Background and activities
Elisabeth Darj, MD, PhD is the first professor in Global Health at NTNU. She is a Swedish physician and by profession obstetrician and gynecologist, and been working clinically and as the Head of Dept of Obs&Gyne at Uppsala University Hospital. She performs research in reproductive health and has contributed in development of academic teaching and education. For 15 years she has focused on various aspects of women’s health, mainly in low-income countries and has generously been awarded for scientific work, pedagogic skills and has received the title "Excellent teacher at Uppsala University".
Global health is a prioritized focus area at NTNU and the Faculty of Medicine and Health, and currently five countries are strategically selected for partnership; Malawi, Nepal, Sierra Leone, South Africa and Tanzania. Professor Darj is supervising PhD-, Master-, and medical students in these countries.
Darj has developed a new international two-year Master Program in Global Health. In the first year (2015) 500 students applied to this program. http://www.ntnu.edu/studies/mspuhe/
Regularly every month a seminar in Global Health is held, open for all. In October every year, national and international lecturers are invited to a Global Health Day, and they present interesting speeches in current topics. This has received considerable media attention and reaches now between 300-400 delegates, from Norway and neighboring countries. http://www.ntnu.no/mh/globalhelsedag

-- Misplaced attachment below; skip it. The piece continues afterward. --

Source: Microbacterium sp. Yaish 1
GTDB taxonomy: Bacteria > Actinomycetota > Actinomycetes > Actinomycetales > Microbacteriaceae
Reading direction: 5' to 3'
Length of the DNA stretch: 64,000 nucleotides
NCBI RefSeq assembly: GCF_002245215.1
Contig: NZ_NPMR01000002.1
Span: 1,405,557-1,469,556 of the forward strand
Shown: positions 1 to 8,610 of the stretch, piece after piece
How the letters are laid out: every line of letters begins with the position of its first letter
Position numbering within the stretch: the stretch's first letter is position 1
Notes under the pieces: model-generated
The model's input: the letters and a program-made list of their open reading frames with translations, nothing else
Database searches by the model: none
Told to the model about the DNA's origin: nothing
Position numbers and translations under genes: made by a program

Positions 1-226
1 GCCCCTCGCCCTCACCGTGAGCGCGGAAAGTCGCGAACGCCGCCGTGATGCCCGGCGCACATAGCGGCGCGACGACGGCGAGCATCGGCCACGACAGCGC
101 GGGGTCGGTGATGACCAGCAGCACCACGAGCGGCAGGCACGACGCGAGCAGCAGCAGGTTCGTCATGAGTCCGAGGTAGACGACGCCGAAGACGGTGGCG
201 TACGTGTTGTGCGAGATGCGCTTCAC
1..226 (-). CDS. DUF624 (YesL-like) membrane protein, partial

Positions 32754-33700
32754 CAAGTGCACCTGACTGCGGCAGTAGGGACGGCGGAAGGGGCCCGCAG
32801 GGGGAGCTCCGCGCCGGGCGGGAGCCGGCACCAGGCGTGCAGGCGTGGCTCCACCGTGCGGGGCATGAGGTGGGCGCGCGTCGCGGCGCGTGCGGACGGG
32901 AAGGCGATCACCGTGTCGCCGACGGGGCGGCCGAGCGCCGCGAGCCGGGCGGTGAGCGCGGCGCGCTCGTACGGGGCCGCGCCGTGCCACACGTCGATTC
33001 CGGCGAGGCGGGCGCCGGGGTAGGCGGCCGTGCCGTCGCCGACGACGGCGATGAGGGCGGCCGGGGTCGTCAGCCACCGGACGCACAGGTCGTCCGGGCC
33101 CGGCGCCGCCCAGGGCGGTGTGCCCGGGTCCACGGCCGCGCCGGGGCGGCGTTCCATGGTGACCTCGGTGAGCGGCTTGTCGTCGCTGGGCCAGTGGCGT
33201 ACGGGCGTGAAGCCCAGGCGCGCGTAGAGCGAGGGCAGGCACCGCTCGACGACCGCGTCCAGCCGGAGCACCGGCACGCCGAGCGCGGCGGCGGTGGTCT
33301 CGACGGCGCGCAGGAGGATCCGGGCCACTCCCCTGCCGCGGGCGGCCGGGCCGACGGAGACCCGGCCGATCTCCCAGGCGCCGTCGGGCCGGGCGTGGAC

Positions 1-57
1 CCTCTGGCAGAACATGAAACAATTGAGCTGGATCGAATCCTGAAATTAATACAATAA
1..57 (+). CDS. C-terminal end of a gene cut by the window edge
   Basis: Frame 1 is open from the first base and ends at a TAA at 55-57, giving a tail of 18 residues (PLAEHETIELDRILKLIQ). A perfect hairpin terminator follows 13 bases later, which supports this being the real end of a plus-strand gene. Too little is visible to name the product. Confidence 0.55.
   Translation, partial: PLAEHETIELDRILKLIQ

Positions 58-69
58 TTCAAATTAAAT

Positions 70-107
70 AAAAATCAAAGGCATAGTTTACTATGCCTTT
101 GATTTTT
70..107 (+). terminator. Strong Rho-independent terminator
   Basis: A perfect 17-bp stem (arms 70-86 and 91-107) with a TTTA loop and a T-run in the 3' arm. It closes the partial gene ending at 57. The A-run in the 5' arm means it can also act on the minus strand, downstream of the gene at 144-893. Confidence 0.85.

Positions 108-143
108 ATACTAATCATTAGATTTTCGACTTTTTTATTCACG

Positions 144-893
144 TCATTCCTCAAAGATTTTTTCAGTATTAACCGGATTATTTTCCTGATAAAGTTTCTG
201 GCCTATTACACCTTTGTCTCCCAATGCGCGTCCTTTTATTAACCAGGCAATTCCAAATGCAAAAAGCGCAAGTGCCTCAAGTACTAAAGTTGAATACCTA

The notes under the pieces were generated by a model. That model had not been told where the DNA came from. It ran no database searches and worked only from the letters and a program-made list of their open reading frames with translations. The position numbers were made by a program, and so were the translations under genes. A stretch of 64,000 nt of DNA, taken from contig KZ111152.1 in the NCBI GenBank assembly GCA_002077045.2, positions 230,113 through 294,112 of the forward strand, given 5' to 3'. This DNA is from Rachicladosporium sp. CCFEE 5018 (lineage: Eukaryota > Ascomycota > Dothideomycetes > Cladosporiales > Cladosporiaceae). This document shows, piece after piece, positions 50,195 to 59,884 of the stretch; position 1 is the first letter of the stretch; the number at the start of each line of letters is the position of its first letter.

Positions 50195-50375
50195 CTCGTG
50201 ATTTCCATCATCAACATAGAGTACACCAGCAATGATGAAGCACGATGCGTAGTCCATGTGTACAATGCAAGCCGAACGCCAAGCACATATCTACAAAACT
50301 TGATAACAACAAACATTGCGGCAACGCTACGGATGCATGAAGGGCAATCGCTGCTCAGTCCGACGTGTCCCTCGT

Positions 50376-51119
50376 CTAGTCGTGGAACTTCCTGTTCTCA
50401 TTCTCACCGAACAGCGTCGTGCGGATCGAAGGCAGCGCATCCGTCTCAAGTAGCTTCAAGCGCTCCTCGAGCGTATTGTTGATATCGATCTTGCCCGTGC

NTNU has received funds, together with universities in Bergen, Oslo and Tromsø, for a National Research School in Global Health for PhD-students. It started in April 2016 and enrolled 80 students to start with. This gives an opportunity for the students to participate in courses performed at a different in universities in the country. http://www.ntnu.edu/web/master-of-science-in-public-health-msph-
Professor Darjs research has been supported by the Swedish International Development Cooperation Agency (SIDA), Uppsala University, the Research Council of Sweden, the Research Council of Norway, Bill and Melinda Gates Foundation, The Liaison Committee between the Central Norway Regional Health Authority (RHA) and the Norwegian University of Science and Technology (NTNU) among other financiers.
Member of the Board of the Norwegian Forum for Global Health Research, representing NTNU; Head of the Master Program in Global Health at NTNU; Director of the National research school in Global Health; Leader of the scientific committee for research and development at Dept of Obs&Gyne, St Olavs Hospital; Visiting professor at Uppsala University; Member of the Swedish Medical Association, the Swedish Society of Medicine and the Swedish Association of Obstetrics and Gynaecology; Authorized Medical Doctor in Norway and Sweden.
Scientific, academic and artistic work
A selection of recent journal publications, artistic productions, books, including book and report excerpts. See all publications in the database